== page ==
The Association of Canadian Pension Management is welcoming today’s announcement of a one-year delay to the Ontario Retirement Pension Plan.
“We welcome it,” says ACPM chief executive officer Bryan Hocking, calling it a “wise” move.
“I think they’ve had enough input from a number of different organizations and companies that are all saying the same thing at this point,” he notes, referring to a growing number of calls in recent weeks to delay the ORPP by one year.
In a speech at the Empire Club today, Finance Minister Charles Sousa announced the province would be delaying the ORPP by one year. As a result, large corporations will still have to register with the ORPP as of Jan. 1, 2017, but won’t have to start remitting premiums until Jan. 1, 2018. Under the original schedule, premiums were to apply to large companies as of 2017 with the ORPP continuing to roll out in stages until Jan. 1, 2020.
“So we’re giving employers more time to prepare,” said Sousa.
Sousa also announced the province had reached an agreement with the federal government on administrative support for the ORPP. The province says the federal government has agreed to facilitate plan registration and data-sharing arrangements and will work with Ontario on issues such as collecting employer and employee contributions.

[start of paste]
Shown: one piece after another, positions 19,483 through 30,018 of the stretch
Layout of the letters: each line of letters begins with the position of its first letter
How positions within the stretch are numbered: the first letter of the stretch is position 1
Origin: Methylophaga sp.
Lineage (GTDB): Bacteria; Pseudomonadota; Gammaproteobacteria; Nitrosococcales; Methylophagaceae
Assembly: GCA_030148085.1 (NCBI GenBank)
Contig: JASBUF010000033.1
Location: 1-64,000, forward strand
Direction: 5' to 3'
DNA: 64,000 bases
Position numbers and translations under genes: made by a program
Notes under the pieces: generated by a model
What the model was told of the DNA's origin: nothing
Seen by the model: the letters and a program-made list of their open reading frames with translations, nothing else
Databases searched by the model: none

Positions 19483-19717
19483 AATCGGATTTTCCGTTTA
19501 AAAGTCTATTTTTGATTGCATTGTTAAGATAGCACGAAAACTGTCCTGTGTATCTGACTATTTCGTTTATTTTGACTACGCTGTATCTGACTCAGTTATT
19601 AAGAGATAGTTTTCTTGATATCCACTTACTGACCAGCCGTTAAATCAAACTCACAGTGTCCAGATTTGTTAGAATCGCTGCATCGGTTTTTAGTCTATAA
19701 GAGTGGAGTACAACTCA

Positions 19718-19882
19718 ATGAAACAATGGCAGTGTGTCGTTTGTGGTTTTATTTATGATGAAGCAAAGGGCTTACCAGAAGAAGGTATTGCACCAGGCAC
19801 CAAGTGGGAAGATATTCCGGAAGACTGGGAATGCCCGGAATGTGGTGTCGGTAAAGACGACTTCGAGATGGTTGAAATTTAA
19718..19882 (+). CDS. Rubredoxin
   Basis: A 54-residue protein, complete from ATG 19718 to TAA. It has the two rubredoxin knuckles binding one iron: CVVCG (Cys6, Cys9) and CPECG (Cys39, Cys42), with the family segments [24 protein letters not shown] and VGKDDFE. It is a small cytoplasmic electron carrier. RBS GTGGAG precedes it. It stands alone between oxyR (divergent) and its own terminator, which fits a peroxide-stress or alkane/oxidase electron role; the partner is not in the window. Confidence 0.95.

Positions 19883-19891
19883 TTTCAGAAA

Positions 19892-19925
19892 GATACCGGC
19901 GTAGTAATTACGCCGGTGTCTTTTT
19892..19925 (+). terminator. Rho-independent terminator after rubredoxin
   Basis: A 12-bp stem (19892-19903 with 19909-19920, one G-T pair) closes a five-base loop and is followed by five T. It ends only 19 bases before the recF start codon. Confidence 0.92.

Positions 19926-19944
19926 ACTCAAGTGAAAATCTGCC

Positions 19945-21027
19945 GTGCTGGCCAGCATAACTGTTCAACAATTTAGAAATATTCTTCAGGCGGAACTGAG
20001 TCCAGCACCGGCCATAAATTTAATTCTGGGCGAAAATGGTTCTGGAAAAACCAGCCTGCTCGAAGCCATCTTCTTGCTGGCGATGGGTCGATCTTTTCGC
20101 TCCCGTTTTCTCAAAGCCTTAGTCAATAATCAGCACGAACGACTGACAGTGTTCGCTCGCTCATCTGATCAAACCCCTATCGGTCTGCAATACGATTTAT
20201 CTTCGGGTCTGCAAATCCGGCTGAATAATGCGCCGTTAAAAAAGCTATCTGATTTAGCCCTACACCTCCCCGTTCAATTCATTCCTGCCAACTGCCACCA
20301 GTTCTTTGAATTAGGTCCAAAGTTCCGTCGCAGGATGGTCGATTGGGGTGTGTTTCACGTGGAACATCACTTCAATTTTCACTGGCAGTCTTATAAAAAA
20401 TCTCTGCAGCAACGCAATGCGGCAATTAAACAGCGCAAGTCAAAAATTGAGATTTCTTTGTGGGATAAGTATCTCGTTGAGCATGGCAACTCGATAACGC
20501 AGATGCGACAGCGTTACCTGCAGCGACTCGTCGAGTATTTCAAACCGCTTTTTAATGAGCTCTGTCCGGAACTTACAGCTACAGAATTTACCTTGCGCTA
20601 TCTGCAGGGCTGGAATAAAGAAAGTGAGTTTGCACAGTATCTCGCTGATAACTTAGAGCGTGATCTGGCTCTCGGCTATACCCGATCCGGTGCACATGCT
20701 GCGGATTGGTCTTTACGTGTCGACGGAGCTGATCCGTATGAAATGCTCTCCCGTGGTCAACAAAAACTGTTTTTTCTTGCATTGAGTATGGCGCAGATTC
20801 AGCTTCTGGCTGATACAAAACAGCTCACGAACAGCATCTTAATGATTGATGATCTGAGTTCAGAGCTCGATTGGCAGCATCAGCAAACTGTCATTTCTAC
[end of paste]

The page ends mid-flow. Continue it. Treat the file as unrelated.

Sousa said the delay would allow for a “national dialogue” on CPP reform, something Premier Kathleen Wynne has long said she’d prefer to see happen. While the new federal Liberal government is on side with that idea, the provinces failed to agree on this issue at a meeting late last year.
According to a report today in the Toronto Star, however, the Ontario government is still doubtful about the prospects for CPP reform and is instead looking to see whether other provinces want to follow its lead on a more aggressive pension plan. As a result, it’s not necessarily looking to abandon the ORPP.
Hocking, meanwhile, says his association is neither for nor against the ORPP. The major concern, he notes, is that moving forward with the ORPP as originally envisioned would thwart a compromise among the provinces on CPP reform despite the changed federal stance on the issue. “Why not give time to discuss it if that’s the case?” he asks.
And with the province having just reached an agreement with the federal government on the administrative issues, he says implementing the ORPP as scheduled in 2017 would have been a challenge. “I’d be surprised if somebody in Ottawa didn’t say, ‘Well, that’s pretty short notice,’” he says.